Jake Paul scam

Did Jake Paul use crypto & NFTs to scam $2.2 million from fans?

By Olivia Richman


Mar 8, 2022

Reading time: 2 min

YouTuber Coffeezilla is known for exposing influencers involved in shady scams and schemes. He has now made a video accusing Jake Paul of tricking his young audience with NFTs and crypto.

Jake Paul has now been dabbling in the crypto industry for years and has more recently dipped his toes into the NFT marketplace, which has led him to some questionable situations. Jake Paul was one of the influencers sued along with SafeMoon LLC for making “false or misleading statements” to investors on social media about the SAFEMOON Token.

These tokens were purchased between March 8, 2021 and February 17, 2022, but the crypto company is said to have been a pump-and-dump scheme, similar to ones like Save The Kids. In a pump-and-dump scheme, social influencers get involved in branding a token which causes investors to buy at inflated prices before the influences sell their own positions and profit at the expensive at their fans who have bought in.

Coffeezilla said in a recent investigative video that there are even more scams behind the scenes that most people still aren’t aware of.

Coffeezilla exposes Jake Paul crypto scams

Coffeezilla started by discussing Jake Paul’s public crypto wallet. This includes the alleged Sacred Devil promotional scam that gave Paul nearly $140,000. This was linked to another potential NFT scam in which Paul got his fans to buy Sacred Devil NFTs, which Coffeezilla said led to all those involved “suffering near-total losses.”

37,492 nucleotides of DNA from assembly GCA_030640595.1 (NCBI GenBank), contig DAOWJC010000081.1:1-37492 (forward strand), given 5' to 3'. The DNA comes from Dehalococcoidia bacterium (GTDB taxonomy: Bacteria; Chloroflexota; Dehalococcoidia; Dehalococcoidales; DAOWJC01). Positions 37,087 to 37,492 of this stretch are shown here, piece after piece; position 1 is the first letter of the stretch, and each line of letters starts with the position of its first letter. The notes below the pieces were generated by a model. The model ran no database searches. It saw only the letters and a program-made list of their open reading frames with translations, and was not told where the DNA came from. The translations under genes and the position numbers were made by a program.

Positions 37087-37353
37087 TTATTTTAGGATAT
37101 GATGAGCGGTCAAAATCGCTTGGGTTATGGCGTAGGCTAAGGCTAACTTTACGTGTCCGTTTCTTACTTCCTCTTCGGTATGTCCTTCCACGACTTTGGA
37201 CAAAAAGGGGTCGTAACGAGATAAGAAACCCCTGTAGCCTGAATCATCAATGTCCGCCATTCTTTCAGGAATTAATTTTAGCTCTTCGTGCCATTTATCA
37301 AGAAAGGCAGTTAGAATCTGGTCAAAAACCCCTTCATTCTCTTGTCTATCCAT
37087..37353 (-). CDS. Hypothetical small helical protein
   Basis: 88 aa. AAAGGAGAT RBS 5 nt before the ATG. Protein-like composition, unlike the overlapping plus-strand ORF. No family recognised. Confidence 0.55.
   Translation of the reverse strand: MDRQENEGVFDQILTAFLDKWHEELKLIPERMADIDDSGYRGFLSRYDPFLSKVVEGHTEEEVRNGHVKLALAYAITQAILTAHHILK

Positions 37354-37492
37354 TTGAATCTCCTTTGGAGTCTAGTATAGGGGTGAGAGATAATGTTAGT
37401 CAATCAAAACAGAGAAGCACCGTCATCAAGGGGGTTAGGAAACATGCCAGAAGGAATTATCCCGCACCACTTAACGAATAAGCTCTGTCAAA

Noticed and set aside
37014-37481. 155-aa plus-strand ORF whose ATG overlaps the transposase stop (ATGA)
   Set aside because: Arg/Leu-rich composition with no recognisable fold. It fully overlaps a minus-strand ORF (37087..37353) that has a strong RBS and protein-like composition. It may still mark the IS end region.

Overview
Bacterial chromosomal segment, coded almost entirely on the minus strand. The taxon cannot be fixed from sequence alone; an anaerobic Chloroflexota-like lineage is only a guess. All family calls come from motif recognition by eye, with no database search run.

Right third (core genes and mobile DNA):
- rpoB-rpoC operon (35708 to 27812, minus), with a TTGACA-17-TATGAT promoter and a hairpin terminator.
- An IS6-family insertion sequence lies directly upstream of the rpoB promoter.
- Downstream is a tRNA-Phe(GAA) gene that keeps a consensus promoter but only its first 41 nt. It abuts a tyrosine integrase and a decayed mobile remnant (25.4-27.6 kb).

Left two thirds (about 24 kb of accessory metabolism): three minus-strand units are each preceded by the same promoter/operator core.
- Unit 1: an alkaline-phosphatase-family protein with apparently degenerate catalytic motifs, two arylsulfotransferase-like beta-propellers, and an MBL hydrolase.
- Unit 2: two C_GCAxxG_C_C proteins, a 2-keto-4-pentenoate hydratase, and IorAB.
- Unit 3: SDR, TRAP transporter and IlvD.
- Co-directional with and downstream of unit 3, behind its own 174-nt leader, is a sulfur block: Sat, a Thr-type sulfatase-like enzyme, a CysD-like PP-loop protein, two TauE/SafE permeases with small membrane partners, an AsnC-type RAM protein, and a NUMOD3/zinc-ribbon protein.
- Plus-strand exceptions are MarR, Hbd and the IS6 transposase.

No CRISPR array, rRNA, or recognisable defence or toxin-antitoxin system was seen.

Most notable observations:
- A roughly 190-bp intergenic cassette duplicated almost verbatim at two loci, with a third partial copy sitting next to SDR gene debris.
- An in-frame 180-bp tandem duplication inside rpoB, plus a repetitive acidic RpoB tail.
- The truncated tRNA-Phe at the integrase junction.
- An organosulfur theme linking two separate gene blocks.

Jake Paul also funded a separate NFT project called Stickdix from the same wallet he used for Sacred Devils. This since-abandoned project brought in $1.55 million for Jake Paul.

These were on Jake Paul’s public wallet. Coffeezilla also found some “secret” wallets said to be owned by Jake Paul that showed who received free Safemoon on the same day Paul promoted it last year. According to Coffeezilla, his wallet received 54 trillion Safemoon the day of the promotion, which was rapidly cashed out to a wallet called “ProblemChild.” That same wallet is also linked to Paul’s promotion of the MILK and Yummy token.

In each of these instances, Jake Paul never disclosed that he was a paid influencer and that he was promoting an advertisement for these companies.

How much money did Jake Paul make from crypto scams?

According to Coffeezilla’s recent video, Jake Paul made a hefty sum from his involvement in these questionable companies.

Paul made $1.56M from StickDix, $300K from Yummy, $190K from SafeMoon, $139K from Sacred Devils, and $50K from Milf. This would mean Jake Paul has allegedly scammed his fans out of more than $2.2 million.


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